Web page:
Texas researchers have linked brain-cell loss among ailing Persian Gulf War veterans with abnormal overproduction of a brain chemical that could lead to long-term degenerative diseases.
Scientists at the University of Texas Southwestern Medical Center in Dallas found that because of some veterans' out-of-control production of the brain neurotransmitter dopamine, there could be an epidemic of Parkinson's disease.
"This gives increased importance to our earlier brain-scan evidence of brain damage in veterans," said Dr. Robert Haley, a professor of internal medicine who has led UT Southwestern's Gulf War -related research. "Showing that the degree of brain-cell injury directly affects the level of brain dopamine production suggests the brain damage may be having a real effect on these veterans' brain function and is not just coincidental."
About 100,000 troops who fought in the Persian Gulf in 1990 and 1991 have complained of an array of symptoms that have become known as Gulf War syndrome . The symptoms include chronic fatigue, muscle and joint pain, memory loss, sleep disorders, chronic diarrhea, balance disturbances, depression and concentration problems.
But there has been skepticism about the syndrome , which some think is merely post-traumatic stress disorder. A panel of scientists two weeks ago reported that it couldn't say what brought on the symptoms, saying there isn't enough reliable data to determine whether exposure to poison gas, uranium, drugs and vaccines was the cause.
UT Southwestern researchers think chemical exposure is the cause. Since 1997, they have amassed a growing body of evidence suggesting that exposure to low levels of nerve gas and pesticides, in combination with an anti-nerve gas drug Gulf War veterans took, likely caused brain damage in some.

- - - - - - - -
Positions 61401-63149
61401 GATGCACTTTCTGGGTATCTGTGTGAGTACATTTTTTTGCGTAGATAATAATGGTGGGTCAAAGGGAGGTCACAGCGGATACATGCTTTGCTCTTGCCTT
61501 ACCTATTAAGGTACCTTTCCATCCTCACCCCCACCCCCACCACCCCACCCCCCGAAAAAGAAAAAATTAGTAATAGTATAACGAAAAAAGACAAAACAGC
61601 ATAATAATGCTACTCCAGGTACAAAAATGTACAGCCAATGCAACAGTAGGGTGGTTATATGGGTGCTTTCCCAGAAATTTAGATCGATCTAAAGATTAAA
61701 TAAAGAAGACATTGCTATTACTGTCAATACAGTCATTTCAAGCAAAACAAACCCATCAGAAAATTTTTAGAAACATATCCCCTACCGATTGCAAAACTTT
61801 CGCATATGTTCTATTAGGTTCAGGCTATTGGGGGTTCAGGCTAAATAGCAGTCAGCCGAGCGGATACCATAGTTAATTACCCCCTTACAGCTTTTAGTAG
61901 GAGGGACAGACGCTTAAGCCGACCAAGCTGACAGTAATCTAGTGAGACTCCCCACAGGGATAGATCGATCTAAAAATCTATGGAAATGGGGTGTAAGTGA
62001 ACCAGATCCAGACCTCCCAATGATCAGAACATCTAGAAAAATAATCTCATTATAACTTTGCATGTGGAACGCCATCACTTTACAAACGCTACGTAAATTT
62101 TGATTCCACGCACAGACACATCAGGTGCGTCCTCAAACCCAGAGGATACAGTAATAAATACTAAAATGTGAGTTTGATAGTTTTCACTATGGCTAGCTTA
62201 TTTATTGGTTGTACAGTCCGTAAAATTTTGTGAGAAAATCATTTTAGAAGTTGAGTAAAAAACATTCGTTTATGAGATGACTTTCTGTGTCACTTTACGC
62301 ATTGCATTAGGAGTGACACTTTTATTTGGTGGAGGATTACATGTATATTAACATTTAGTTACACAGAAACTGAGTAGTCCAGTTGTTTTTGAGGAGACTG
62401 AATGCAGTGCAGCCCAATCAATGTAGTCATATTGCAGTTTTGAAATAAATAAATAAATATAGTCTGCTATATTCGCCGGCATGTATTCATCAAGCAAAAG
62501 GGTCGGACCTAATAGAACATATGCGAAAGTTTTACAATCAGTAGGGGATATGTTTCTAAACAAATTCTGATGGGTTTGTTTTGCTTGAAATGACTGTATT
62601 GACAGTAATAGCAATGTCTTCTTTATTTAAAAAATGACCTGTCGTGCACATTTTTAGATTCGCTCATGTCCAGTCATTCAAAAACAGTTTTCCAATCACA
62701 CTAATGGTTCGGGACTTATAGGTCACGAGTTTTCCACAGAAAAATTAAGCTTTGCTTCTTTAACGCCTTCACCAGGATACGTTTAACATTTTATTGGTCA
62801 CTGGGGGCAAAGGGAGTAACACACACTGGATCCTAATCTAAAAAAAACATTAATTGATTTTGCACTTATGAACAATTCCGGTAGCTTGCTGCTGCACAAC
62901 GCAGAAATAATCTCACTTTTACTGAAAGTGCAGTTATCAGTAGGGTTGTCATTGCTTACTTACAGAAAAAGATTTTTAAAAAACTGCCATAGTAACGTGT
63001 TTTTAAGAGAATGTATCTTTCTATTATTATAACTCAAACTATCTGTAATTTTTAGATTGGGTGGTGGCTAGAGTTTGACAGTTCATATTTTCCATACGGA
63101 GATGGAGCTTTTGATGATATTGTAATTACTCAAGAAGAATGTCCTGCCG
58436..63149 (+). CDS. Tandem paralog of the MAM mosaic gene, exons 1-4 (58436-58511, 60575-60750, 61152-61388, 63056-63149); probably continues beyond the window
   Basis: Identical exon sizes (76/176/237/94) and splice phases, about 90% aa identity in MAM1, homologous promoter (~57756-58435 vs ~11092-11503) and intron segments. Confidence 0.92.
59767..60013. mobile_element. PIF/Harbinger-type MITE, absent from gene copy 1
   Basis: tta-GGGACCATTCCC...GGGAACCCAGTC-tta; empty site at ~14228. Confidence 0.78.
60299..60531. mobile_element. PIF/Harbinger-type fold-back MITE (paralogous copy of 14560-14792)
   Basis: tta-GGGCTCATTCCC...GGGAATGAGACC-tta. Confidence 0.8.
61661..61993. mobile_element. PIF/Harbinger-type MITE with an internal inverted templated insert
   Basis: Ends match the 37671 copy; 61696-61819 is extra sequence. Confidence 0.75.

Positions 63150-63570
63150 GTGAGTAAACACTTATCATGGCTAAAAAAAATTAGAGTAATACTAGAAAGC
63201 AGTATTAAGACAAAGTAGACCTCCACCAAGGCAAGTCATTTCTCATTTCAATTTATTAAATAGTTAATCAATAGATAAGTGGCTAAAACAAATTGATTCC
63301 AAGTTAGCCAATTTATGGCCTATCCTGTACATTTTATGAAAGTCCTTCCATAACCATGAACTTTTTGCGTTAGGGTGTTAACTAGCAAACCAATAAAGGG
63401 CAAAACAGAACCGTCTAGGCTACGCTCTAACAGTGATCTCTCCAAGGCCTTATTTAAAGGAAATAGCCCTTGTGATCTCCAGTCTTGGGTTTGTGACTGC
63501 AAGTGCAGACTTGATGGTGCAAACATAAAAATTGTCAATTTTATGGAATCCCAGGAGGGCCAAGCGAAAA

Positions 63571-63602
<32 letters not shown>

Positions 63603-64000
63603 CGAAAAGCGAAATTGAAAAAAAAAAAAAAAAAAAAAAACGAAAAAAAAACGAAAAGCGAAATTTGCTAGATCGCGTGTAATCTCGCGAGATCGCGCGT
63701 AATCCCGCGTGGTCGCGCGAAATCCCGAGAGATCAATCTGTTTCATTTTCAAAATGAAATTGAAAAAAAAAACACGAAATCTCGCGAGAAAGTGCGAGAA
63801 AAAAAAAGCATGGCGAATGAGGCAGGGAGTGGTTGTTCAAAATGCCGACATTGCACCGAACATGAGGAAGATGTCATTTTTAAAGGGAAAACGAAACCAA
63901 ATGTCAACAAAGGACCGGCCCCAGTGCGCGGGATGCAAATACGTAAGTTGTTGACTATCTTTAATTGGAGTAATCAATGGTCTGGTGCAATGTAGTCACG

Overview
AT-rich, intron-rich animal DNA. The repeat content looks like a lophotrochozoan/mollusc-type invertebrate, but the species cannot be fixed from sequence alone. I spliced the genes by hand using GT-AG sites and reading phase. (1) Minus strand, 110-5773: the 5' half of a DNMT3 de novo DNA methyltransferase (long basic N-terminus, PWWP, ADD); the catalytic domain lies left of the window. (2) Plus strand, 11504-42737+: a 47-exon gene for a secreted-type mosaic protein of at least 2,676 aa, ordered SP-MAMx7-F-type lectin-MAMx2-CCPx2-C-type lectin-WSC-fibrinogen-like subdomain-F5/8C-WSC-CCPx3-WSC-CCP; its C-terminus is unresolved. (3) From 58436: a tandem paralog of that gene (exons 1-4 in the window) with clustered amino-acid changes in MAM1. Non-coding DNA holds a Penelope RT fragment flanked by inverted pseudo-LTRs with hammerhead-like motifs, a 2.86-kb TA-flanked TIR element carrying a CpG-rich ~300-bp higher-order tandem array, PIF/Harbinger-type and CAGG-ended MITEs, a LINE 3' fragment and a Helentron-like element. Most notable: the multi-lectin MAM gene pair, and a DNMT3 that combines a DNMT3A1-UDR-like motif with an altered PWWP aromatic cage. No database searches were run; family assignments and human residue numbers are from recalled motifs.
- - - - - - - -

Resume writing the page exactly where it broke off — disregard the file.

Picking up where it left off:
In the latest finding, published in the American Medical Association's September issue of Archives of Neurology, brain scans revealed damage to the left side and high production of dopamine, a chemical messenger that plays an important role in motor movement control.
The researchers hypothesize that when brain cells that normally control dopamine production are injured, the cells go wild and become overstimulated, but over time wear out and die.
Haley predicts between 20,000 and 80,000 Gulf War veterans now in their 20s and 30s may develop Parkinson's or other neurological diseases in their 40s, 50s and 60s. There are more than 500,000 Americans with Parkinson's, a chronic disease characterized by a rhythmic tremor and muscular rigidity.
UT Southwestern researchers examined 27 members of a Naval reserve unit, 20 of whom served in the Gulf War and 12 of whom came down with the syndrome after returning to the United States.
The researchers found veterans with the syndrome had 9 percent fewer cells in the left side than healthy veterans and about twice as high dopamine production.
UT Southwestern researchers are seeking a $25 million grant from the Department of Defense to expand the scope of their research.
Previous UT Southwestern research found that Gulf War veterans suffering from the disorder performed dramatically worse than healthy veterans in a battery of brain tests, that some veterans may be sick because they were exposed to certain chemicals and took doses of pyridostigmine bromide, a drug that was supposed to help them survive a nerve-gas attack, and that veterans born with low levels of an enzyme that destroys toxins were more likely to suffer brain damage from such exposures, which would explain why some who served in the gulf became ill and others didn't.
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